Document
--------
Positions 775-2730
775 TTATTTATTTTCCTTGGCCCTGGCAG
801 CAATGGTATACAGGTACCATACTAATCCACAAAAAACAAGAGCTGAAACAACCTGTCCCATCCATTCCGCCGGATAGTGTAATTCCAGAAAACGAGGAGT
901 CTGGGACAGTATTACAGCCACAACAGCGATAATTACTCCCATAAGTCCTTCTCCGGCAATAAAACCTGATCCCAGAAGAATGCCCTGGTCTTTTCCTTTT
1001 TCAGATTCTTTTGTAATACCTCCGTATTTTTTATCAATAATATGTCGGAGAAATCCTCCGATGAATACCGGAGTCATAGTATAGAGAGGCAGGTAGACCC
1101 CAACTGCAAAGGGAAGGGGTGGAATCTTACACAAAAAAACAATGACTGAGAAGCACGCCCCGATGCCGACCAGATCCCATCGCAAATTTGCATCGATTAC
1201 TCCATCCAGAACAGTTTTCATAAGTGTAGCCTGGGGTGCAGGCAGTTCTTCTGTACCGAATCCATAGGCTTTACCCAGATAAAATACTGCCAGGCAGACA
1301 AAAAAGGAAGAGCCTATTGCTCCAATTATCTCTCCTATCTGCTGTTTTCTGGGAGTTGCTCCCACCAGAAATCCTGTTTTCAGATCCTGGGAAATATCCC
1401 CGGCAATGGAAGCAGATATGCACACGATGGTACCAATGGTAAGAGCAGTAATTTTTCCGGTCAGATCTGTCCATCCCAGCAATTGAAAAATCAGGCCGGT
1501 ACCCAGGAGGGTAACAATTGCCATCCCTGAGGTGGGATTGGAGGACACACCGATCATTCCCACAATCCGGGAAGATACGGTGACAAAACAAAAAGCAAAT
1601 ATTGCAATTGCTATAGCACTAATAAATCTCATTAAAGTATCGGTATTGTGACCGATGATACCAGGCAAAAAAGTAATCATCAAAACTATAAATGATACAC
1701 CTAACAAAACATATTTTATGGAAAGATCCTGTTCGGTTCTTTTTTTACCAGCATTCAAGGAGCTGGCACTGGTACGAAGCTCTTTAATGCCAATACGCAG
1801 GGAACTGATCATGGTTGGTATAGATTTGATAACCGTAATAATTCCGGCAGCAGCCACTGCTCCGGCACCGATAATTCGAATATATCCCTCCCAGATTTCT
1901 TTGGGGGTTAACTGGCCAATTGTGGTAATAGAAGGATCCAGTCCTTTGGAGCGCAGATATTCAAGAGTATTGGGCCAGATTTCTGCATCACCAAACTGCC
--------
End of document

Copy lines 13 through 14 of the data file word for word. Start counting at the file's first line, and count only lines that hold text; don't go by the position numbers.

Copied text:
1801 GGAACTGATCATGGTTGGTATAGATTTGATAACCGTAATAATTCCGGCAGCAGCCACTGCTCCGGCACCGATAATTCGAATATATCCCTCCCAGATTTCT
1901 TTGGGGGTTAACTGGCCAATTGTGGTAATAGAAGGATCCAGTCCTTTGGAGCGCAGATATTCAAGAGTATTGGGCCAGATTTCTGCATCACCAAACTGCC